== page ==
3. Android Background

Android provides developers with a software developer kit (SDK) that exposes the API needed to build applications. A comprehensive documentation along with the SDK is provided on a dedicated website [2]. In what follows, we will describe selected topics from the SDK that are relevant to our work.

3.1. Activities

An activity is the component that provides a user with a graphical user interface (GUI) [2]. Every application should have at least one activity, the “main” activity. Usually, an application has many activities and it can start another activity; each activity holds a state (e.g., stopped or paused).

3.2. Services

Services are components that do not provide any user interface, and they usually run in the background performing long-running operations. Services are started by other application components, so an activity or a service can start a service, and a service life is independent of the component that started that service [2].

3.3. Permissions

For security reasons, some subsets of the API are not accessible by an application without having permission for it. Usually, this permission granting must be statically declared in a “Manifest.xml” file when developing the application. These permissions can be used for many reasons such as filtering in the Android store, notifying the user (at installation time only), and guarding these critical APIs from malicious use [2].

3.4. Broadcast Receiver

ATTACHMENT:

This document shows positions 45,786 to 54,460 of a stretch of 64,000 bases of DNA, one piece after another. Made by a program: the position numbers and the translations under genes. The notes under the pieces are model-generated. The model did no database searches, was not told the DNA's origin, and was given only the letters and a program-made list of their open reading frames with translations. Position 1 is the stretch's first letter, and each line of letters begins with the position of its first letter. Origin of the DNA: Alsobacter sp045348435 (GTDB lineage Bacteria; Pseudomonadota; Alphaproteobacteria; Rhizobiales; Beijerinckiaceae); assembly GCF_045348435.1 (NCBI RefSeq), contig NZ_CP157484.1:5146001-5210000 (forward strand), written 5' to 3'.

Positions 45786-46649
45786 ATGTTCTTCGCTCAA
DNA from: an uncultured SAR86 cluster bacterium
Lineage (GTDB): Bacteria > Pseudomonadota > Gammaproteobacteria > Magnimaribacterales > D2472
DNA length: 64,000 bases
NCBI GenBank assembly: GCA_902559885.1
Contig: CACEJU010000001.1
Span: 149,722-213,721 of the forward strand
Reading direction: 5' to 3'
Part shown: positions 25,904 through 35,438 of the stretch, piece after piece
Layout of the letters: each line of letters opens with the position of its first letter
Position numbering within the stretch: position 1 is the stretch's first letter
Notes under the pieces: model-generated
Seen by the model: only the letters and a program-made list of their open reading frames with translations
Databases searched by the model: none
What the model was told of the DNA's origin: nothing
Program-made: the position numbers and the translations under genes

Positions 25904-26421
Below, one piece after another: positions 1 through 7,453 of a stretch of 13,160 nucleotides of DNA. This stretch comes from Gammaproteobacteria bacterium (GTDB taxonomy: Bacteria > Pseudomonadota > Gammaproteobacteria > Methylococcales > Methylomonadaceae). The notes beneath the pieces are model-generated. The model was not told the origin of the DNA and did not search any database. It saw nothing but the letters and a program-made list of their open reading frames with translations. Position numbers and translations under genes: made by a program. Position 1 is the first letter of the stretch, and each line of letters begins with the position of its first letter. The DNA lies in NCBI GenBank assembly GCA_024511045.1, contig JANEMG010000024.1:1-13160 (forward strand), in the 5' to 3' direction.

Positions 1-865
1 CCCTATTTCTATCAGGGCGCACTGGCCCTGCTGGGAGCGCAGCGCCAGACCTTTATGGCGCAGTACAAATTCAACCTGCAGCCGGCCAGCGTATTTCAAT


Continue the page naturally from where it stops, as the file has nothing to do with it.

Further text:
Broadcast receiver is a mechanism that defines how Android forwards data to applications. The main usage of these broadcast receivers is interprocess communications and tracking of specific events (e.g., arrival of an SMS message to the phone). Applications declare statically or dynamically their interest in receiving a certain type of information and accordingly the OS will try to deliver the requested data when available. For the procedure of sending information, Android uses “intents” which are data structures that should be passed to “sendBroadcast,” for example. Android defines two types of broadcast receivers: normal and ordered. The normal ones are asynchronous so there is no defined order according to which apps would receive the data. As for the ordered ones, a priority can be set to require from the system to deliver the information to each app in a certain sequence, and as such some apps will get the information before others. This feature allows developers to capture and possibly modify the carried data before it reaches lower-priority consumers. In this case, an app can prevent other apps from getting specific data by aborting the received data [2]. According to our experiments, for an app to ensure that it will obtain an ordered broadcast, it has to be the first application to register to the desired intent with the highest priority. It is worth noting that an app can register for an intent with any priority it specifies with no constraints or limitations after being given permission.